“And a public,” Paul interposed, “who have enough to do with arranging their own lives without analyzing all the things they read or hear. They’ve got to trust the honesty of those men who deal with the written or spoken word. Just as the journalist, or the movie director, or the teacher, has got to trust the honesty of the businessmen and workers whenever he buys a refrigerator or a car or a shirt. Isn’t that right?”

The above was written before the 2008 election – before the media completely abandoned its role of reporting and became an institution devoted to advocating a single party in an election. And, as Paul predicted, the public bought it hook, line and sinker, trusting as they did in the honesty of the written and spoken word pouring out over the airwaves. Nowadays, big lies get promulgated with warp speed, in myriad media, and they live forever, corrupting political discourse.

The author recognizes the way in which the Left is hostile to any wars that might conceivably advance American interests. In speaking of a college campus, she says:

“The colleges and universities were full of pickets with placards saying it was all an imperialist war. The students and faculties were deluged with leaflets denouncing war-mongers and reactionaries. Speakers were appearing on the campus, haranguing us all not to fight.”

There’s a universality to that description, since it aptly describes the Left’s anti-War tactics in 1940, 1968, 1991, 2003, and today. To the Left, the possibility of a good war, a war to maintain the line against totalitarianism and preserve freedom, is always impossible to imagine – and the easiest targets for that failure of imagination are colleges students, since it is they who must be convinced that they are fighting for something worth defending.

Speaking of fighting for something worth defending, the writer has no truck with the Leftist habit of moral relativism. Here are Rona and her boyfriend Scott having a debate about a guest at a party who Rona believes has a tiresome habit of painting everything in Left of center politics:

“His line is so old! Two years ago, or three, he could manage to get away with it. But not now.”

“What do you mean?” Scott looked across the room.

“Just that he wasn’t the least little bit the original talker he likes to imagine he is. He only succeeded in annoying most of our guests.”

“Because he thinks differently from them? Se we must all talk the same way, think the same things?”

“No, darling!” She rose and came over to him. “I don’t believe two of us in the room echoed any point of view, except in a general way – well, of believing that right is right and wrong is wrong.”

“That’s all relative,” Scott said. “Depends on each man’s frame of reference.”

“I don’t believe that,” she said, “except for the small things in life. You can find them as relative as you like. But in the big things, you’ve got to decide what is right, what is wrong. Or else you’ve no moral judgment, at all. Like Murray. He’s just a parrot, that’s all he is.”

Moral relativism, of course, is a chronic talking point for the Left, and a chronic problem for those educated and controlled by the Left. In the War against Islamists, for example, moral relativism is tightly entwined with the whole “root cause” that both the author and I mentioned above. After all, as Michael Moore said, one man’s freedom fighter is another man’s terrorist. The Left never seems to understand that, while the act of fighting may be the same, the reason one fights determines whether one is morally right or wrong. Fighting for individual liberty is a good reason to fight; fighting to subjugate the world to a misogynist, homophobic, antisemitic, anti-Christian, completely totalitarian religion – well, not so good.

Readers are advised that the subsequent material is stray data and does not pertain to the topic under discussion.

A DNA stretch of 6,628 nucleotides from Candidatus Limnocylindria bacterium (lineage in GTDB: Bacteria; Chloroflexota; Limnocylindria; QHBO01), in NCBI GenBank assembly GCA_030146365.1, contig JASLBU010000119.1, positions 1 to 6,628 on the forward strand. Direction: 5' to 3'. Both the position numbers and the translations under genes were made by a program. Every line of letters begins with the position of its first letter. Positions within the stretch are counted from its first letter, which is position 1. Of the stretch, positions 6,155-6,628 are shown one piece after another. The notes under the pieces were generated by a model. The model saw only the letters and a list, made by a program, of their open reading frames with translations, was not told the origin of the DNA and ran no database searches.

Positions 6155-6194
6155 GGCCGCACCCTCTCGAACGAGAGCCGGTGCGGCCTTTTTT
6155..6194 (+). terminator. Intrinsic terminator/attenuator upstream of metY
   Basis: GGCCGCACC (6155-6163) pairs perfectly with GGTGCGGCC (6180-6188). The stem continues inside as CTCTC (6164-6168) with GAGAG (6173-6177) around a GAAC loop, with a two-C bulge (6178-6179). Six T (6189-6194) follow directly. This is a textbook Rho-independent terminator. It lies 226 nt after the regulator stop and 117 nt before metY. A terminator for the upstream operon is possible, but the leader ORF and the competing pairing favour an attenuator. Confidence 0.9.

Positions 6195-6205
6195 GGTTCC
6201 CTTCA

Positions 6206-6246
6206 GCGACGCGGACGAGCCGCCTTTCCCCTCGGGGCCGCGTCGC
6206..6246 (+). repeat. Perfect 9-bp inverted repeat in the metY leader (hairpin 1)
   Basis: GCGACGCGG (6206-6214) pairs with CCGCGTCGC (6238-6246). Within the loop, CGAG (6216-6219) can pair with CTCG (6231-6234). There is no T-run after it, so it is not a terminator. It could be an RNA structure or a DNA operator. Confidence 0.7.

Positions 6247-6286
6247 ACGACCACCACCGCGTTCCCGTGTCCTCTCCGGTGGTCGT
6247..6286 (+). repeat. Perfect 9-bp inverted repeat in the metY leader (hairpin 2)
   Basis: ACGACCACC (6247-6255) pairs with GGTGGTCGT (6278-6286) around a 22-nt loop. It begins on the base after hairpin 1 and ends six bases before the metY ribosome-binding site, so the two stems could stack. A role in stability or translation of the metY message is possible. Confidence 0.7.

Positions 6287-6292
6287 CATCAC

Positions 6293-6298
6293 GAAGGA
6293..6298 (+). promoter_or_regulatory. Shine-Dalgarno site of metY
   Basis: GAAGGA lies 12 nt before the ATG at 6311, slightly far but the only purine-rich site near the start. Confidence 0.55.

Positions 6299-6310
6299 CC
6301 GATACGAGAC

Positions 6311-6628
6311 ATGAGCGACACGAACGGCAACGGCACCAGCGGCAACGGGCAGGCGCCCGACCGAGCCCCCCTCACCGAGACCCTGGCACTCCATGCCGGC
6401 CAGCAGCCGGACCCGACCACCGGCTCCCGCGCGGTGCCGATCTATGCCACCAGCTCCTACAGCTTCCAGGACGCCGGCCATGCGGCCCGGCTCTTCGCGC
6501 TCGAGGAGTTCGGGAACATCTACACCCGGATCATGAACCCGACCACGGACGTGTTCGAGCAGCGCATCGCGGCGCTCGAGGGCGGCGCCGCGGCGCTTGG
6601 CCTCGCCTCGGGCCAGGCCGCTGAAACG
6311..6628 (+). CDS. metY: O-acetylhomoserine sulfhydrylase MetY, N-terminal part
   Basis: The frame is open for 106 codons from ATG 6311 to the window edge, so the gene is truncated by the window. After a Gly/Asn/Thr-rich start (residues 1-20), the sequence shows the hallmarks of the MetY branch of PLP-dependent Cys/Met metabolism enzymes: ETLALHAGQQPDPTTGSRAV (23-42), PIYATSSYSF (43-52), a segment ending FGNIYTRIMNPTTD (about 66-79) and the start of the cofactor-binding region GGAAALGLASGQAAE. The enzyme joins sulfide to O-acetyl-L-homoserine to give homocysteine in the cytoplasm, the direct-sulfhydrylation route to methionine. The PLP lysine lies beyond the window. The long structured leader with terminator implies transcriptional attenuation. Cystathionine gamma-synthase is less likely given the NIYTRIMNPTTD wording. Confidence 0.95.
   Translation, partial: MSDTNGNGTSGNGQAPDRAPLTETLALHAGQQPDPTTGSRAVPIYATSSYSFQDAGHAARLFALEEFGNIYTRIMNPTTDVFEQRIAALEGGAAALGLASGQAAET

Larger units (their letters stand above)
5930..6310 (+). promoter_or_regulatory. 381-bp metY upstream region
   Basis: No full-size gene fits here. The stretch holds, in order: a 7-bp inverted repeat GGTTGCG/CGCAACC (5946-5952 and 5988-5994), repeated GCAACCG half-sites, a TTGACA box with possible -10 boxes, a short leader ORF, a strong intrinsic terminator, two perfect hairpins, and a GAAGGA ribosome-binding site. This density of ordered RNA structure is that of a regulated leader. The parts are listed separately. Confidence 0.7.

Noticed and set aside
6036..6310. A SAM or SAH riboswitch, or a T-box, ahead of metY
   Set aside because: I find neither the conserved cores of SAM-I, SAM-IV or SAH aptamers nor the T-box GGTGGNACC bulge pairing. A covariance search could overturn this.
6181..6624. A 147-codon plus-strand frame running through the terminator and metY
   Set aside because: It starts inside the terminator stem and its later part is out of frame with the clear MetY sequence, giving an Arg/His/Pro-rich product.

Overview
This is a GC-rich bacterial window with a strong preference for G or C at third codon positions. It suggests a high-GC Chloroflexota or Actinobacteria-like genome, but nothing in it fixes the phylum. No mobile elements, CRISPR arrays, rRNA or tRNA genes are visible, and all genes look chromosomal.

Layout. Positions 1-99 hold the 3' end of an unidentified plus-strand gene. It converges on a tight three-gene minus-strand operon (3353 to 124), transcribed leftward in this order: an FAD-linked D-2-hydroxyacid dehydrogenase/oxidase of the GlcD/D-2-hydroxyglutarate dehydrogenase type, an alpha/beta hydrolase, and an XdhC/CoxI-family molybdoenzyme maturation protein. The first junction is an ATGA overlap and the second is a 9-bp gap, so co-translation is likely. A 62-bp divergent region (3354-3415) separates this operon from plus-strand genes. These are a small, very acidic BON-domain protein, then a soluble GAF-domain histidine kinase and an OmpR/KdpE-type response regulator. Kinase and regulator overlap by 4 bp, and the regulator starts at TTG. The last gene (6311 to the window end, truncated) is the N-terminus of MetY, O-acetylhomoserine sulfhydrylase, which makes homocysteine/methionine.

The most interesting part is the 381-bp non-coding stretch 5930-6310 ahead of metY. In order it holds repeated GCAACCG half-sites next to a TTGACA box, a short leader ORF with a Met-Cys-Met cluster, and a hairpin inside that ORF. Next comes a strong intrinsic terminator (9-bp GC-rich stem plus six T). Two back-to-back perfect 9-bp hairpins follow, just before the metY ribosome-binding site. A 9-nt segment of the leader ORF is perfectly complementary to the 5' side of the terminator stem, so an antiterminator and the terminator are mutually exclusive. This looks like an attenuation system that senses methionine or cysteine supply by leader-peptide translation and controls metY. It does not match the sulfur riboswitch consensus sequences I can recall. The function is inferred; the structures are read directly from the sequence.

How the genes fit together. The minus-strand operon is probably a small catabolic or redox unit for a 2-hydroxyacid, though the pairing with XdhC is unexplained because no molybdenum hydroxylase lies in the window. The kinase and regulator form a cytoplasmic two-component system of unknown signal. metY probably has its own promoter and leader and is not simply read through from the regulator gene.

In the last section of the book from which I’ll quote, the writer also tackles the Left’s habit of targeting individuals by appealing to their sense of victim hood. Multiculturalism isn’t a means of preserving what’s special about a group’s ethnicity. Instead, it’s a political tool aimed at dividing Americans from each other, and making them dependent on the Left as their only savior.

While today’s victims are mostly blacks, Hispanics, gays, lesbians, women (when it’s still useful), Muslims, etc., in the book, the man targeted to be a victim who can be saved only by the Left is a Jew:

“I’ve a battle on my hands right now. They want us to keep different, and I’m telling them the hell with that, we’re Americans. That’s what we are. Stop building a wall around us, stop emphasizing differences, that’s what I keep trying to tell them. And they look at me as if I were some kind of traitor.” He looked at Jon Tyson. “But I’m building no wall, and no one is going to persuade me to do it.”

Obviously, I’ve been playing coy with you, keeping secret the book’s author, title and date of publication. Those of you who know my weakness for Helen MacInnes’ Cold War novels might already have figured out that I’m quoting from one of her books. The book in question is Neither Five Nor Three, published in 1951. It focuses on the Left’s infiltration of the media world and college campuses.

This was the beginning of the Cold War, of course, so Helen MacInnes couldn’t look ahead and realize how that infiltration would be completely successful. While we were challenging the Soviet Union abroad, it was taking over our institutions at home. And now, as Leftist Professor Ward Churchill would say, “The chickens have come home to roost.” All of the nascent tactics MacInnes described then – the moral relativism, the victim-based multiculturalism, the name-calling, the anti-Americanism – have become permanently entrenched in America’s media and education cultures. In those days, people saw these things and remarked upon them. In these days, people believe in the message and approve of the messengers.

Neither Five Nor Three Cover

When violence is the answer

I love my dojo.  The teachers are, without exception, top quality and, also without exception, they are just about the nicest people you’ll ever meet.  Oh, one other thing:  without exception, they’re pro-Obama and anti-War.